Is your child bi-polar?
How do you know if your kid is bi-polar? This question is hard to answer simply due to the fact that bi-polar disorder is not something that can be physically tested for and, a bipolar diagnosis is in fact nothing more than a opinion given by a medical professional, as is schizophrenia and depression. Many people believe sudden mood changes in teenagers are usually the first signs of bi polar disease, however, sudden mood changes can be caused by several factors. So does my child have bi polar disease? The following things need to be looked at when you are faced with the possibility of your child having this attention defect known as bi polar disorder. Please continue reading these symptoms of bipolar disorder in children to follow my guidelines that you may not find anywhere else.
Mood swings are one of the very first signs that something in your child is amiss. This however, does not mean that he or she can have bipolar disorder. Mood swings are very common in all teenagers and often experienced due to biologically based causes. Some of this may include abuse, emotional trauma, death, family problems or abnormal hormone development. Although mood swings are one of the first symptoms of bipolar disorder, please make sure you rule our all other possibilities for this before you mistakenly label your child.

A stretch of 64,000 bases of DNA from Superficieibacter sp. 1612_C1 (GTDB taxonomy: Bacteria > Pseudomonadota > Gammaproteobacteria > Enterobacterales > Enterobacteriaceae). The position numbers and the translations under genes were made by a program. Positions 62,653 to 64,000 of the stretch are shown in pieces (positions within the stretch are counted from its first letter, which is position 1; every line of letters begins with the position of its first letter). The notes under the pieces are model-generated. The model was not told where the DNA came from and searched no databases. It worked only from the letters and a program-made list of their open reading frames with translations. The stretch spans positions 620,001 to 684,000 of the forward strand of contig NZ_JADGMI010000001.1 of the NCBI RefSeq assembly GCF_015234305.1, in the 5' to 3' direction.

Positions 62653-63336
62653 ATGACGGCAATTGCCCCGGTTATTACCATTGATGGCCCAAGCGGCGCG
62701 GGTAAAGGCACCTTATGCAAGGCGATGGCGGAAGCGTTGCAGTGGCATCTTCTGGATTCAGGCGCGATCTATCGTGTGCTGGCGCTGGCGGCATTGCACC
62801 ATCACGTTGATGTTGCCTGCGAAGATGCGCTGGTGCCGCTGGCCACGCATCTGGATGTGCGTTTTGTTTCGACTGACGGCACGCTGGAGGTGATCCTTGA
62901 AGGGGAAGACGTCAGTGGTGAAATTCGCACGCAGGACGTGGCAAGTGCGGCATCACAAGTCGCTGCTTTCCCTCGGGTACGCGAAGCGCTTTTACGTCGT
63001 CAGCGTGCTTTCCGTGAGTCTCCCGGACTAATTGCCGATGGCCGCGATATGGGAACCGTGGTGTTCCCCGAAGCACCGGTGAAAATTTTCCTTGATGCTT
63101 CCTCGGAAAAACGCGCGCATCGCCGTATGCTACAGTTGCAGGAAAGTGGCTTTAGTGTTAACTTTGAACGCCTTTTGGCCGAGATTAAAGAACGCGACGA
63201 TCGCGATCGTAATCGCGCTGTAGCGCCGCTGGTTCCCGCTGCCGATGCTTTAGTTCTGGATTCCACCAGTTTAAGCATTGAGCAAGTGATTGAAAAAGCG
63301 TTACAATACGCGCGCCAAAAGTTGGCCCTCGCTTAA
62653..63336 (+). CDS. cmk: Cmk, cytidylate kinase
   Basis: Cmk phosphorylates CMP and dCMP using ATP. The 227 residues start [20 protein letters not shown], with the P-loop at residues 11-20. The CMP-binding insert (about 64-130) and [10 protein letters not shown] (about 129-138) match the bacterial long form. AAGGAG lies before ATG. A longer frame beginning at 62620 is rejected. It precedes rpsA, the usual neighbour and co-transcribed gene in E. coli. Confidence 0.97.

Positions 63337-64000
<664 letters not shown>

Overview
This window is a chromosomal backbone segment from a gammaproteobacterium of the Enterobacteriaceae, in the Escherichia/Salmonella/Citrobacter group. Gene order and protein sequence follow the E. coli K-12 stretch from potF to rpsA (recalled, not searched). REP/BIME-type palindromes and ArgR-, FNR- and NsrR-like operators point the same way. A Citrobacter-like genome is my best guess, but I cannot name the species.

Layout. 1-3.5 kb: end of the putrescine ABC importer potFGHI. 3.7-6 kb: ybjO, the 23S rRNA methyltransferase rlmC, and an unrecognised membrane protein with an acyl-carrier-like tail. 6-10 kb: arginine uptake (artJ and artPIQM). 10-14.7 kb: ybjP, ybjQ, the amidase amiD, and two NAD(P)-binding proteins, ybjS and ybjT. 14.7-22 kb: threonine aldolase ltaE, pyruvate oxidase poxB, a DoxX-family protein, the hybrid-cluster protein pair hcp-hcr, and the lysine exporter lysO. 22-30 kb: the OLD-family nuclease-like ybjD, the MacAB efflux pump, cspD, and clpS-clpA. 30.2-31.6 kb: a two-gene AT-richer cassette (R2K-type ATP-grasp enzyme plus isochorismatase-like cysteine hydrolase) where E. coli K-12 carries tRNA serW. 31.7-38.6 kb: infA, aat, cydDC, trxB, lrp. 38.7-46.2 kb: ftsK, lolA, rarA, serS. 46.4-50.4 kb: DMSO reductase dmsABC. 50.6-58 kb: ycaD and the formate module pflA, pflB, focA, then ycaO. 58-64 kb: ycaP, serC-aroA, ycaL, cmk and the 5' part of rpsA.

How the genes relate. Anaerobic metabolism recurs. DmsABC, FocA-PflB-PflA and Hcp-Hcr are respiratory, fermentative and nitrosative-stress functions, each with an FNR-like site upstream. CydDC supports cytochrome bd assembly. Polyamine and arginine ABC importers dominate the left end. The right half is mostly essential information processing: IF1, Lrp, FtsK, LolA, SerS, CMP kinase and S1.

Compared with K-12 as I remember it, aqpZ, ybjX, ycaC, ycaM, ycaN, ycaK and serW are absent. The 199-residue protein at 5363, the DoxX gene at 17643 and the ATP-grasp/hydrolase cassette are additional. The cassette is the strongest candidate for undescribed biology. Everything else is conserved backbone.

Does your child have a self-destructive behavior? Destructive behaviors may include fast driving, anti-social, drugs, wrong friends and suicide attempts. This however doesn’t mean that your child is bipolar, as destructive behavior are common amongst teenagers. Destructive behavior being part of bipolar disorder depends on the child’s home environment as well as any other extenuating factors.
Usually when a child has bipolar disorder, he or she will often describe a feeling of inability to feel whole. This means that they will feel as if they have a hole inside them that they cannot fill. Almost as if there is something missing inside. This usually involves something emotional, something they have had or felt before, and not anymore. The inability to feel whole often leads to self destruction or the child being outlandish.
For more information on bipolar symptoms in children, please visit: http://www.hubpages.com/hub/bipolarchildren